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Polar Bear Decision Day

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If Secretary of the Interior Kempthorne announces that the polar bear is now officially “threatened,” the impacts on the American economy will be extreme and almost certainly not anticipated or understood by the public at large.

Background column number one here.

Background column number two is here.

The Endangered Species Act operates in a very unaccountable fashion, and if the polar bear is listed as a “threatened” species, every federal action –the grant of a permit, the award of a grant– that leads even indirectly to the emission of greenhouse gases will come under at least the theoretical review of the United States Fish & Wildlife Service pursuant to Section 7 of the ESA. MSM continues to report the controversy as though its impact will be limited to the arctic region, when in fact it is as likely to delay or destroy economic activity in any part of the lower 48 as it is in Alaska.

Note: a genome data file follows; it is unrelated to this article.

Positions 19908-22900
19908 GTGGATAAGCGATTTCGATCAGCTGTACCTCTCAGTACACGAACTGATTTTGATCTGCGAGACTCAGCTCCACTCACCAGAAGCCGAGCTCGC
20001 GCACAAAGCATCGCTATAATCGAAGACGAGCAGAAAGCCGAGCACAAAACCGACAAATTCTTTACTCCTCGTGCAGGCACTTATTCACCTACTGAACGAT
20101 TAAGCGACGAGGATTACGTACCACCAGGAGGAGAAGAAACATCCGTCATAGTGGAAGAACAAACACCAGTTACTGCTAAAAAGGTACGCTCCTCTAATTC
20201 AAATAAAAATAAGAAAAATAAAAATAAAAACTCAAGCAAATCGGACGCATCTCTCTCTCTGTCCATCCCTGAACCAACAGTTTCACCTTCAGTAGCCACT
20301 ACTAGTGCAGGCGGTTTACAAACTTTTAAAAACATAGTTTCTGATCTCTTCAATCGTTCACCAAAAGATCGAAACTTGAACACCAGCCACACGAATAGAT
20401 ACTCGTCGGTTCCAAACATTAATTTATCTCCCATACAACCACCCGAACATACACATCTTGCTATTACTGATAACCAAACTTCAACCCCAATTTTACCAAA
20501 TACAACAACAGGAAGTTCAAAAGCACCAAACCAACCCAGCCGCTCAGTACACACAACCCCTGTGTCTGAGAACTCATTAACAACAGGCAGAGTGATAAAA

The immediate response of impacted industries and consumers should be a series of test cases to force the delineation of the reach of the Act’s application to the polar bear and the gases allegedly causing the destruction of its ice habitat, test cases brought in jurisdictions most reasonable on such matters. Allowing the ESA to slowly ensnare industries previously unregulated by its commands via suits in jurisdictions cheryy-picked by environmental activists would be the worst possible result.

UPDATE: The bear is listed. We are all officially polar bear predators now.

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